Some albums are great for processing inarticulate emotions, and Invocation is one of them. The five tracks, two of which are composed by The [Law-Rah] Collective, two by Cinema Perdu, and one by the two working together, offer a wide spectrum music. Ranging from meditative pads to darkly pulsing ambient, Invocation will surely invoke something.
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- Invocation by The [Law-Rah] Collective & Cinema Perdu
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So today we will be looking at (and listening to, of course) some darkly pulsing ambient and asking, “just what is it about this music that makes it so great for processing inarticulate emotions?” Well before I answer that, and while I try not to ‘zone out’ entirely, let me just articulate my feelings right now by saying: This... Is... Great. And, furthermore, it pulses darkly and in all the right places. Ahhh…
It’s a collaborative effort, this, between The [Law-Rah] Collective (Bauke van der Wal) and Cinema Perdu (Martijn Pieck) -- each performing and contributing two individual tracks and a fifth track wherein they combine their compositional efforts. Opening track, ‘1’, by [Law-Rah], pleasantly and gently throbs like the aural equivalent of a deep red Rothko painting. For musical touchstones, think Nurse With Wound and Locust. His second individual track, ‘5’, drones slightly more ominously and is accompanied by a glitchy ‘popping’ sound which is not unlike that made earlier when we were preparing the post here at Norman and a trolley rolled over a long sheet of bubble wrap. These sounds phase in and out and pan woozily to leave the listener a little disorientated.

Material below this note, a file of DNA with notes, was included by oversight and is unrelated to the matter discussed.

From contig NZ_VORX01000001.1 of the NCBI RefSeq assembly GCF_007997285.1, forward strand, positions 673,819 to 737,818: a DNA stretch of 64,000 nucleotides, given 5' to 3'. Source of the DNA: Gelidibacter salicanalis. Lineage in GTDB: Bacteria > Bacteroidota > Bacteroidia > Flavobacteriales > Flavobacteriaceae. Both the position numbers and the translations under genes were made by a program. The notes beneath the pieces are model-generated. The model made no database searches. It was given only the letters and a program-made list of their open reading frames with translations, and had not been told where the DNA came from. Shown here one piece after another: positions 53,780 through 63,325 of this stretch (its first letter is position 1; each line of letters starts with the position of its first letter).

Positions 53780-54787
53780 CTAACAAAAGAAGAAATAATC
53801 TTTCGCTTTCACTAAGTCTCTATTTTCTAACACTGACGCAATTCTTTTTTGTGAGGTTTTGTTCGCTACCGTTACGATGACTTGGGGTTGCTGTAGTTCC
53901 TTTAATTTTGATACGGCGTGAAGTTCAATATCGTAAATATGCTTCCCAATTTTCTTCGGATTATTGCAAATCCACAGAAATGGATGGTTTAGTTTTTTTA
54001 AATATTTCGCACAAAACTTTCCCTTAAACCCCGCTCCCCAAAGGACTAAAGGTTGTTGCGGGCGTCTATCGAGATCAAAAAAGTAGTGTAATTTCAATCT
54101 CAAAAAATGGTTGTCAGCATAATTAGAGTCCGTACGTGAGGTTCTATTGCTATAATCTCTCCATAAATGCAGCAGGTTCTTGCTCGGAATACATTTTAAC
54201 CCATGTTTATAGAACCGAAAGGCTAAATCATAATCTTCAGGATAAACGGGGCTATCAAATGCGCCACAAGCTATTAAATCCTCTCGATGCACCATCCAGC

Cinema Perdu similarly explores the empty psychological spaces which remain once you are all cried out. Really, this is perfect for the final part of the day when this reviewer has precious little more strength to muster. The two tracks Martijn Pieck brings to this disc are as sublime as the previous two by Bauke, in that the music is the contemplative, irresistible, seemingly boundless evocation of space, of internal conflicts easing and resolving themselves outside of time. Plus, his second track features metallic chiming under mallets. I’m a sucker for resonating metal and mallets.
Martijn and Bauke’s collaborative track, ‘4’, is possibly the most affecting of all. What sounds like a sample from a long lost choral masterpiece is used as a bed for found sounds and plucked electroacoustic instruments, with an industrial throb underpinning it all… there’s an organ playing. For a minute there, I thought it was coming from the cathedral in my mind. Then silence. The CD whirrs its death throes and I feel a little more alive.
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